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“There Are No Chinamen in Singapore”: Creolization and Self-Fashioning of the Straits Chinese in the Colonial Contact Zone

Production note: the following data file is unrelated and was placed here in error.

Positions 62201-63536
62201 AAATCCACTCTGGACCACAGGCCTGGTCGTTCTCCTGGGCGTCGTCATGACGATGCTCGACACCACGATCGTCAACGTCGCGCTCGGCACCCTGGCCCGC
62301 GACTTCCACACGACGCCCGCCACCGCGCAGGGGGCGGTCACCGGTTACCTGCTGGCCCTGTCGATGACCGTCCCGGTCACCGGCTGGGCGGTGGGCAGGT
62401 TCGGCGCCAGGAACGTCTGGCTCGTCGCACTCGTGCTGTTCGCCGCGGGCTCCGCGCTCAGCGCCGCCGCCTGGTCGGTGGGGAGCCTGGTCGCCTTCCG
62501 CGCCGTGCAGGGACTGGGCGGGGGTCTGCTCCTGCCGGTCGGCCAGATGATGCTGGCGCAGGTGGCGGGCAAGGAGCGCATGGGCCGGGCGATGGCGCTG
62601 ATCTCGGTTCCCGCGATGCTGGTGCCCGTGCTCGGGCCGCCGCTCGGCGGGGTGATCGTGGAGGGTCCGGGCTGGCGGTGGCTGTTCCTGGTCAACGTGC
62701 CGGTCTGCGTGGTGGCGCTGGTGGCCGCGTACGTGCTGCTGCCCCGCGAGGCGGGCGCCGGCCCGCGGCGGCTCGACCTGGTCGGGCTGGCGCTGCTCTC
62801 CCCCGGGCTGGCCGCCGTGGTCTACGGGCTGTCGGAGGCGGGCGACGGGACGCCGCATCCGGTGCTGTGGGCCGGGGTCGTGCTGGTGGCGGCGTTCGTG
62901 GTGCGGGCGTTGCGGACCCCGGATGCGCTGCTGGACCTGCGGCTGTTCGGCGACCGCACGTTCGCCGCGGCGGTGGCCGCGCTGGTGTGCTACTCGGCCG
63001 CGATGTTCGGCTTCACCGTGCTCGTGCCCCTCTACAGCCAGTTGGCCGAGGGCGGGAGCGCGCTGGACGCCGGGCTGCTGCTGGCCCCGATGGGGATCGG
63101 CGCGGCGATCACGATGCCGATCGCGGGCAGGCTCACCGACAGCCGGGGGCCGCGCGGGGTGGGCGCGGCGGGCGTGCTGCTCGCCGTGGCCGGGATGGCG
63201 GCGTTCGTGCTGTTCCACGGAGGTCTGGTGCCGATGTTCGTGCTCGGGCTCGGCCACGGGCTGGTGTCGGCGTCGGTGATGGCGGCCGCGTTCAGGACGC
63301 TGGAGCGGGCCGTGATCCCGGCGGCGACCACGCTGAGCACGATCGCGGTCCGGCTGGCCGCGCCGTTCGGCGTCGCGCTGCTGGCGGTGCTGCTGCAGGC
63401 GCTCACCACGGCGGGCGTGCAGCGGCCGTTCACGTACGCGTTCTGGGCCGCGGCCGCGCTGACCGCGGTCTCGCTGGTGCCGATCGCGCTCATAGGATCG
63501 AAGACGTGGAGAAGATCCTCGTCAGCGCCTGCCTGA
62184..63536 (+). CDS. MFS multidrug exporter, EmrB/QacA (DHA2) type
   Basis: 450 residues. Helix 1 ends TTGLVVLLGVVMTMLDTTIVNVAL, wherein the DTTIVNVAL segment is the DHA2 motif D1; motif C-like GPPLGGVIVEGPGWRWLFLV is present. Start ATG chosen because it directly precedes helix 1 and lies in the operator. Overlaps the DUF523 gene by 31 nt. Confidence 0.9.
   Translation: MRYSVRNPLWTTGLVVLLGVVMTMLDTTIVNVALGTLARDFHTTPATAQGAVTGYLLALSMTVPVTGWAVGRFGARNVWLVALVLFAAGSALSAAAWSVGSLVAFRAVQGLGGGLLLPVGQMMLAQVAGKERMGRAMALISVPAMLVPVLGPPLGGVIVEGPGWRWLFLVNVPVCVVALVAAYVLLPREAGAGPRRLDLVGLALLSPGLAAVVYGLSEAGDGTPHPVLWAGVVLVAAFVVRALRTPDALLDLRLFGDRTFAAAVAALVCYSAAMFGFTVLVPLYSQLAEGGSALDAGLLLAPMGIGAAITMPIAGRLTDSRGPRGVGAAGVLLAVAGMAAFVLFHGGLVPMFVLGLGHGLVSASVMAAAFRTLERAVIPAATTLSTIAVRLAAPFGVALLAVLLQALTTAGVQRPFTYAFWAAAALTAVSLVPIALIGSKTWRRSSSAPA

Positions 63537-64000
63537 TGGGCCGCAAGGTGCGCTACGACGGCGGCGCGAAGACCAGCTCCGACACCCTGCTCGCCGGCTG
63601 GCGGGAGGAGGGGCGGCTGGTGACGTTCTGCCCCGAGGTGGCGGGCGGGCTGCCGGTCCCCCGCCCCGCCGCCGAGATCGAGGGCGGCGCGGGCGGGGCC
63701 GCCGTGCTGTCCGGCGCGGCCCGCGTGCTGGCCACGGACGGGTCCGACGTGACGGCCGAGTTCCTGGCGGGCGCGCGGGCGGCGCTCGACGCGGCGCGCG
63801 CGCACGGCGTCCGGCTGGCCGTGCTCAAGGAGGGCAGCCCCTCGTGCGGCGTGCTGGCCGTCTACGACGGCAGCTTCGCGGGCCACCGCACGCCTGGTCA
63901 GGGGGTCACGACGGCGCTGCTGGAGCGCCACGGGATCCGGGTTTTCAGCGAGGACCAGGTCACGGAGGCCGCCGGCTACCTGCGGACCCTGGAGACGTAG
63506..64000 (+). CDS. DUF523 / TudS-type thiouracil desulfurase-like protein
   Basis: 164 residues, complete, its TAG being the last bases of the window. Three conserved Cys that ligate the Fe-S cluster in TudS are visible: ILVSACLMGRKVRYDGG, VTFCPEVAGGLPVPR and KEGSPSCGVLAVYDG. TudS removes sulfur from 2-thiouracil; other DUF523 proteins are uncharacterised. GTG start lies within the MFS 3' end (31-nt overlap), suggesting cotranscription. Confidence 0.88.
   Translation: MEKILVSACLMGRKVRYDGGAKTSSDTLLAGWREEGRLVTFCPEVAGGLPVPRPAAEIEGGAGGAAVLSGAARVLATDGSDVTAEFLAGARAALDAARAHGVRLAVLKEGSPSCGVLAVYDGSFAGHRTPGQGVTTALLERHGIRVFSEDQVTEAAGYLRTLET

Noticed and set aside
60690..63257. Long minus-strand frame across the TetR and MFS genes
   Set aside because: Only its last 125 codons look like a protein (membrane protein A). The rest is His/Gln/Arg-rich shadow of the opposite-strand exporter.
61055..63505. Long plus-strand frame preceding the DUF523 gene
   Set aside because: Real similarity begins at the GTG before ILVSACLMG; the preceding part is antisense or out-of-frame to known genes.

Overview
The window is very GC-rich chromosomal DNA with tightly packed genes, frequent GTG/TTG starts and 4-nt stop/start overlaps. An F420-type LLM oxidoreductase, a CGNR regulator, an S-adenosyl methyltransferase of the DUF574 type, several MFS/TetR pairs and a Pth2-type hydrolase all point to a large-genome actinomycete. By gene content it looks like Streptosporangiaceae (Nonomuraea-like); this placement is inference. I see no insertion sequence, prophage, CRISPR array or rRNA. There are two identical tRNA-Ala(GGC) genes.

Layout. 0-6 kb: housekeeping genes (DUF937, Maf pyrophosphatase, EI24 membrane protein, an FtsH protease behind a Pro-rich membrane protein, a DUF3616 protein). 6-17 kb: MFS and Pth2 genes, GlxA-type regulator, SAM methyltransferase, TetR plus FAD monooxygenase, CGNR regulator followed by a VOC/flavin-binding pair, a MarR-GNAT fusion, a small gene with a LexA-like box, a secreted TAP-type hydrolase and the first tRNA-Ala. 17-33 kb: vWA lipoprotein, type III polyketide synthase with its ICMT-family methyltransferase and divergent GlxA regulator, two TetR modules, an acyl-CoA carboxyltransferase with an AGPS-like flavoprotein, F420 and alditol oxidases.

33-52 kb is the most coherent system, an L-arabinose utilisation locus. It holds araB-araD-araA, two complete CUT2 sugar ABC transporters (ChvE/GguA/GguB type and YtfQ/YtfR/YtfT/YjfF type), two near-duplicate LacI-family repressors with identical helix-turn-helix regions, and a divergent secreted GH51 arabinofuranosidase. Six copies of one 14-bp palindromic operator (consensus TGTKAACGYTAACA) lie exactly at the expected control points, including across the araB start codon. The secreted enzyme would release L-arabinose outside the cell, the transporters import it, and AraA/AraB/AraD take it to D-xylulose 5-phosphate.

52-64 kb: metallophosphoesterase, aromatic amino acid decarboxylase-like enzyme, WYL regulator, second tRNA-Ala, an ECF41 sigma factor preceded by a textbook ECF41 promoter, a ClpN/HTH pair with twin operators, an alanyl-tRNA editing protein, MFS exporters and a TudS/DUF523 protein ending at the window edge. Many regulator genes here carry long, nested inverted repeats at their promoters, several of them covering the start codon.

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This article studies the self-making process of colonial Straits Chinese at the turn of the 20th century under the converging forces of British colonial power, plantation economy, mass labor migration from Qing-China, and everyday interracial contacts. Along the theoretical line of creolization, a term historically characteristic of the multiethnic diversity of Caribbean coloniality, the article examines how the late 19th-century changing colonial relations among the British, the localized Straits Chinese, the China-born newcomers, and the Malay indigenes together incited a sense of existential crisis on the part of Straits Chinese elites, who launched the Straits Chinese Magazine (1897-1907) in colonial Singapore to address the need to make use of local nexus of hybrid affinities to re-form and remake the meanings of being Chinese. Focusing on selected writings in the SCM dedicated respectively to topics of reform, education, morality, and nationality, this article regards the SCM as a distinctive cultural space, in which conscious discursive efforts were made to fashion the model Straits Chinese public images — as modern youth, as rightful descendants of Chinese cultures, as loyal British subjects, as fallible but educable people, and finally as deserved protégés of the Empire.


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